Obviously, the first thing the Ultimate Universe inspired was the creation of the Marvel Cinematic Universe, from that very first Bryan Hitch panel depicting Ultimate Nick Fury looking like Samuel L. Jackson. Ultimate Nick actually appeared in several Ultimate Universe titles (starting in Ultimate Marvel Team-Up #5 — drawn by Michael Allred) looking somewhat similar to 616-Nick Fury. Hitch then redesigned him to look like Jackson in The Ultimates #1 (2002).
The Avengers films are much like The Ultimates comic books in tone, team dynamics (especially the pairing of Hawkeye and Black Widow), and updated costume designs. While not an MCU film, the most recent Fantastic Four film was loosely based on the younger Fantastic Four team depicted in Ultimate Fantastic Four. And rumors abound that the next Spider-Man film may feature the Miles Morales Ultimate version of the character.
In comic book and publishing circles, the Ultimate Universe is intrinsically locked into the concept of “writing for the trade” and near-instant collections of just-completed storylines. We’re used to seeing that today, but the Ultimate Universe successfully pioneered that publishing revolution. The early Ultimate Universe also opened doors for more distribution methods and experimental formats (like magazine-sized anthologies) for those markets outside of comic stores.
The Ultimate Universe was also instrumental in continuing the then white-hot trend of what came to be known as “Widescreen Storytelling” — so titled because creators strove to emulate their favorite SF, fantasy, and action movies on the printed page. Ultimate Universe comics like The Ultimates and mainstream Marvel titles like Astonishing X-Men and New X-Men were by creators like Bryan Hitch, John Cassaday, Frank Quitely, Josh Whedon, Mark Millar, Grant Morrison, and others. Widescreen comics from other publishers included The Authority, Planetary, and Stormwatch.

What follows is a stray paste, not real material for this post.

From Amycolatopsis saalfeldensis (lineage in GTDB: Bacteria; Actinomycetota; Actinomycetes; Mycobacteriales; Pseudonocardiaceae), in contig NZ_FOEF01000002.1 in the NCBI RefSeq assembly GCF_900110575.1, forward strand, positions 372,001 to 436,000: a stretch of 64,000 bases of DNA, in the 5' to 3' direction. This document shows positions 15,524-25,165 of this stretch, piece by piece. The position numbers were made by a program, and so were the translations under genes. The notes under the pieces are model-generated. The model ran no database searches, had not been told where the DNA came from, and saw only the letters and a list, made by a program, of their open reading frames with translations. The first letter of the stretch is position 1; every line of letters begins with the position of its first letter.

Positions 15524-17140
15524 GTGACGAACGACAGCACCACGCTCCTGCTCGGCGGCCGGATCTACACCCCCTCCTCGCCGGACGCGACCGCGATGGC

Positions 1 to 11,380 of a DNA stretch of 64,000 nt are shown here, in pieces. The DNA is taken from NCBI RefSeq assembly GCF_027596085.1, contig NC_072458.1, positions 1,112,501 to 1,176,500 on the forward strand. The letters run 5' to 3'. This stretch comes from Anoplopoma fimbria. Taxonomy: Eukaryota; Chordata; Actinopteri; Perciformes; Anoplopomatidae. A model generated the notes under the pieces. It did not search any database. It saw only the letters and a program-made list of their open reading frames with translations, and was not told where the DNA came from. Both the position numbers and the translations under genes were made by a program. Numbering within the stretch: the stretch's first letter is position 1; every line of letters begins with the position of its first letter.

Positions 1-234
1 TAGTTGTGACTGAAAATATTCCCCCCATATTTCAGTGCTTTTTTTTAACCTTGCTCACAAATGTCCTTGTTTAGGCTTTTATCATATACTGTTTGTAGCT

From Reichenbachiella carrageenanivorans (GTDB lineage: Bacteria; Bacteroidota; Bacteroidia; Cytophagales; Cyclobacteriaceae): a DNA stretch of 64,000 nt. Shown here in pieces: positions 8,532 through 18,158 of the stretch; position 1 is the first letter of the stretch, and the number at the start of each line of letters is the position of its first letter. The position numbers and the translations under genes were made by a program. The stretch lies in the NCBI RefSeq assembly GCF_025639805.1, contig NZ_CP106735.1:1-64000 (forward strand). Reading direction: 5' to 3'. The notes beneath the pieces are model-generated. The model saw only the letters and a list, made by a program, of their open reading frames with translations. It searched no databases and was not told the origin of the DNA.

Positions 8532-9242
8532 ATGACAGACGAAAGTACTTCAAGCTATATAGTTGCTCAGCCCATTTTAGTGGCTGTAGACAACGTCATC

THAT SEEMS LIKE A LOT OF GOOD STUFF. IS THERE MORE?
Well… there’s more, uh… stuff.
Not everything the Ultimate Universe presented was positively inspiring. Along with “widescreen” came “decompressed storytelling”. The strong emphasis on interesting visuals or storytelling techniques or increased character interaction (more banter!) led to slower moving plots. Most all comic book stories went from single issues to 4- or 6- or even 12-part stories. We’re still there, today. Good work if you can get it for creators and publishers. But still hard on the wallets of fans. (Hope you can see the tie-ins with “writing for the trade” without my actually spelling it out for you.)
The Ultimate Universe had some glitches. Fans loved The Ultimates but quickly tired of the long publication delays for the series. Mark Millar and Bryan Hitch left the series after Volume 2, and Ultimates Volume 3 by Jeph Loeb and Joe Madureira in 2007 seems to be many fans’ ‘worst series ever”…. until Ultimatum arrived shortly after.
It seemed that Ultimatum only existed to shake up the Ultimate Universe by the near-destruction of the planet (or at least NYC), eliminating as many Ultimate Universe characters as possible. Many fans refer to Ultimatum as the ultimate snuff comic, and having read it myself, I cannot disagree. I saw one reviewer on the internet call it a “disasterpiece” which made me laugh… and then made me cry. It truly is a bad, bad comic.
It’s not as bad, however, as a creepy Ultimate Iron Man series written by Orson Scott Card that re-wrote Iron Man into something completely unrecognizable. Mark Millar later explained the whole series away by stating that it was actually an animated series commissioned by Tony Stark for giggles.
Getting back to lateness, Ultimate Wolverine vs. The Hulk was a six-part miniseries by Damon Lindelof (yeah, that guy behind Lost) and Leinil Francis Yu that began in (cover date) February 2006 and ended in July 2009! Marvel had to freshly reprint the first two issues because there was a three-year gap between #2 and #3.